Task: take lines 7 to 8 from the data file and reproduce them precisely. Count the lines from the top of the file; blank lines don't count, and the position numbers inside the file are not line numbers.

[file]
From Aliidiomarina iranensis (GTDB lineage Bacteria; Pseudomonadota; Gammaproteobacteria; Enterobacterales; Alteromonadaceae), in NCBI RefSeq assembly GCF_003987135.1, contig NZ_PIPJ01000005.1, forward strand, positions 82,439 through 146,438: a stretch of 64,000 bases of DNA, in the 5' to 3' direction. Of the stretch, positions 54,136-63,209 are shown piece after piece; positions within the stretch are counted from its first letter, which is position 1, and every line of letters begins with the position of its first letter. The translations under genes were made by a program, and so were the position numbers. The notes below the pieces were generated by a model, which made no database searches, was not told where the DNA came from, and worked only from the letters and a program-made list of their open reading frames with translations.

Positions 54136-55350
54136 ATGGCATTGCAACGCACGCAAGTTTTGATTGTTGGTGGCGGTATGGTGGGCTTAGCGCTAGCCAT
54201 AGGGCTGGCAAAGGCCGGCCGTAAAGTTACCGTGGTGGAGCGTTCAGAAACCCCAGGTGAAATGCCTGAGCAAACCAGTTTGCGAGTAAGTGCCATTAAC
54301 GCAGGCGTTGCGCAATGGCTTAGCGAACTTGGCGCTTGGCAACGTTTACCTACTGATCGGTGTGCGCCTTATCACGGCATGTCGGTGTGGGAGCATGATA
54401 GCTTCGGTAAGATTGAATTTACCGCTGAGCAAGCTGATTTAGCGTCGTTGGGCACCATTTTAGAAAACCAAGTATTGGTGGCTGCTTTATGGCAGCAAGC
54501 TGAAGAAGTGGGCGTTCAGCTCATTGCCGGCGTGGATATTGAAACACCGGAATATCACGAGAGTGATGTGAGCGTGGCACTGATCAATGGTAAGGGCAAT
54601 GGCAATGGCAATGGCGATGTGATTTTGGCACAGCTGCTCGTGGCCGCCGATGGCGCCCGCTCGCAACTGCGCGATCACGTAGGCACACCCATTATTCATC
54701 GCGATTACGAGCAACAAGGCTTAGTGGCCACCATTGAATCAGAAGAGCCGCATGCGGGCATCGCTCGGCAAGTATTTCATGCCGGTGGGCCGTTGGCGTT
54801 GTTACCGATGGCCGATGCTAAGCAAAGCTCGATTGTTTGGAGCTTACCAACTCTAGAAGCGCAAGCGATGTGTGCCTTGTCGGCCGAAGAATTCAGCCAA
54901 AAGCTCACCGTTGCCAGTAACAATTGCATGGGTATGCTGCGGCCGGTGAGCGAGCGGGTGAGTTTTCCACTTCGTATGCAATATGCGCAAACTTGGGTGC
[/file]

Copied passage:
54501 TGAAGAAGTGGGCGTTCAGCTCATTGCCGGCGTGGATATTGAAACACCGGAATATCACGAGAGTGATGTGAGCGTGGCACTGATCAATGGTAAGGGCAAT
54601 GGCAATGGCAATGGCGATGTGATTTTGGCACAGCTGCTCGTGGCCGCCGATGGCGCCCGCTCGCAACTGCGCGATCACGTAGGCACACCCATTATTCATC